Rusty Russell via bitcoin-dev

2018-01-09 11:22:18 UTC

I've just re-read BIP 117, and I'm concerned about its flexibility. It

seems to be doing too much.

The use of altstack is awkward, and makes me query this entire approach.

I understand that CLEANSTACK painted us into a corner here :(

The simplest implementation of tail recursion would be a single blob: if

a single element is left on the altstack, pop and execute it. That

seems trivial to specify. The treatment of concatenation seems like

trying to run before we can walk.

Note that if we restrict this for a specific tx version, we can gain

experience first and get fancier later.

BIP 117 also drops SIGOP and opcode limits. This requires more

justification, in particular, measurements and bounds on execution

times. If this analysis has been done, I'm not aware of it.

We could restore statically analyzability by rules like so:

1. Only applied for tx version 3 segwit txs.

2. For version 3, top element of stack is counted for limits (perhaps

with discount).

3. The blob popped off for tail recursion must be identical to that top

element of the stack (ie. the one counted above).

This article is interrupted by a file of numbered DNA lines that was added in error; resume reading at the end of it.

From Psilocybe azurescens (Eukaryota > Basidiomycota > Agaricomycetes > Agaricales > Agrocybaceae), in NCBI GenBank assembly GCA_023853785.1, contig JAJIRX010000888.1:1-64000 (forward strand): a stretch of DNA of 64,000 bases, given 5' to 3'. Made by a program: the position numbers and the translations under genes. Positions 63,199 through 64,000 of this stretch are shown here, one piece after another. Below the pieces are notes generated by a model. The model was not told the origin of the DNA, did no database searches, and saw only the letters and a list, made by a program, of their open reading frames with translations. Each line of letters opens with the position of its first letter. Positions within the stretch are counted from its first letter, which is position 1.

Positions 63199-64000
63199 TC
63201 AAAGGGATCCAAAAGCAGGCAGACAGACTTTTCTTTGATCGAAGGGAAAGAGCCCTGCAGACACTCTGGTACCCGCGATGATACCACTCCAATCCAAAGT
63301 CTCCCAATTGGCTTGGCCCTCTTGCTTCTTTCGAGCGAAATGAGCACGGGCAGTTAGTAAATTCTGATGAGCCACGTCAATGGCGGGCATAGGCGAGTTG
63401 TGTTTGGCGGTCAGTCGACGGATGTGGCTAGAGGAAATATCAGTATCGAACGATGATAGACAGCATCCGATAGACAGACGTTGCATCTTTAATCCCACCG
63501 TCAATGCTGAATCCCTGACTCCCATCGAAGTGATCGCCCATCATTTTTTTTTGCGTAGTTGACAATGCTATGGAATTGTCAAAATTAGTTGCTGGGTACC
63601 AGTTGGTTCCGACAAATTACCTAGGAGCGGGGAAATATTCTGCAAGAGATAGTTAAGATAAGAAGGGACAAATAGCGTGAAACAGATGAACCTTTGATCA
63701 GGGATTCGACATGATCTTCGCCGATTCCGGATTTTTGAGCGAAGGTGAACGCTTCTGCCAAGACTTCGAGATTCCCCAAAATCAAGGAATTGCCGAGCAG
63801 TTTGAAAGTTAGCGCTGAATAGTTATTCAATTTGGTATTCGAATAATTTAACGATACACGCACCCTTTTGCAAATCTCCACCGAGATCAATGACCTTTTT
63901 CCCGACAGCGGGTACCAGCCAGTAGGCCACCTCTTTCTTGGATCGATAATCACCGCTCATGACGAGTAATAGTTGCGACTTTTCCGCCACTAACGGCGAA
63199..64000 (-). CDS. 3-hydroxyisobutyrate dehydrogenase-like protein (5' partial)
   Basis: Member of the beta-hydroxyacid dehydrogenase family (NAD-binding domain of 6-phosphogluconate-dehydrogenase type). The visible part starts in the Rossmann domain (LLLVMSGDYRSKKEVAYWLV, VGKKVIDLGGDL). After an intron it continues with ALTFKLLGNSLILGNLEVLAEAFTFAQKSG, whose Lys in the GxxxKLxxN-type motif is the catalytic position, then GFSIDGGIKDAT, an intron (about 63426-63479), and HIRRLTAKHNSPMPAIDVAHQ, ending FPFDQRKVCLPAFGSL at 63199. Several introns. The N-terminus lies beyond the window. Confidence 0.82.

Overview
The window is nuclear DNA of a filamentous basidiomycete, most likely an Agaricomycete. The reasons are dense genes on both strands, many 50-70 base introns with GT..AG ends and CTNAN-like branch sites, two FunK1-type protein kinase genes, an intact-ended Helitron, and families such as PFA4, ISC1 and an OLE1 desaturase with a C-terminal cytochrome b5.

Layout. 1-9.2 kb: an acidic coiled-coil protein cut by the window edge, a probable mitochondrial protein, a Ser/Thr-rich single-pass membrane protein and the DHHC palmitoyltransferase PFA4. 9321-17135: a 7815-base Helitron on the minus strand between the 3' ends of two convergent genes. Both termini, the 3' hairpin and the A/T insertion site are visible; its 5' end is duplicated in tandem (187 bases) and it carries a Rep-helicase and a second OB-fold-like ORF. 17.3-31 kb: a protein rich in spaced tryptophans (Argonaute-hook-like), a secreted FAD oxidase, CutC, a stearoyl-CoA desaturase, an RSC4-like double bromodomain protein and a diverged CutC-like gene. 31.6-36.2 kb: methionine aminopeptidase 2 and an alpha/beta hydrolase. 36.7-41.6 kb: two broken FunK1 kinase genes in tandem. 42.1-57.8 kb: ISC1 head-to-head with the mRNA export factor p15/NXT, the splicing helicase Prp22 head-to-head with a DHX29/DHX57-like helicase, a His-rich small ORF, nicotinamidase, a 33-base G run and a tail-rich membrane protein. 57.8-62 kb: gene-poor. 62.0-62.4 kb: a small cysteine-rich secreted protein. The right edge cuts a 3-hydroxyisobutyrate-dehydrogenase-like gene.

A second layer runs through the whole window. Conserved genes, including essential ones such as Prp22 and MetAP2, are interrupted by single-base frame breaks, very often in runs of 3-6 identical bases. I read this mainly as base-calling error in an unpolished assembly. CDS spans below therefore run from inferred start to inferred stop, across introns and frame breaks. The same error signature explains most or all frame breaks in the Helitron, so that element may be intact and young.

Again, future tx versions could drop such restrictions.

Cheers,

Rusty.

seems to be doing too much.

The use of altstack is awkward, and makes me query this entire approach.

I understand that CLEANSTACK painted us into a corner here :(

The simplest implementation of tail recursion would be a single blob: if

a single element is left on the altstack, pop and execute it. That

seems trivial to specify. The treatment of concatenation seems like

trying to run before we can walk.

Note that if we restrict this for a specific tx version, we can gain

experience first and get fancier later.

BIP 117 also drops SIGOP and opcode limits. This requires more

justification, in particular, measurements and bounds on execution

times. If this analysis has been done, I'm not aware of it.

We could restore statically analyzability by rules like so:

1. Only applied for tx version 3 segwit txs.

2. For version 3, top element of stack is counted for limits (perhaps

with discount).

3. The blob popped off for tail recursion must be identical to that top

element of the stack (ie. the one counted above).

Again, future tx versions could drop such restrictions.

Cheers,

Rusty.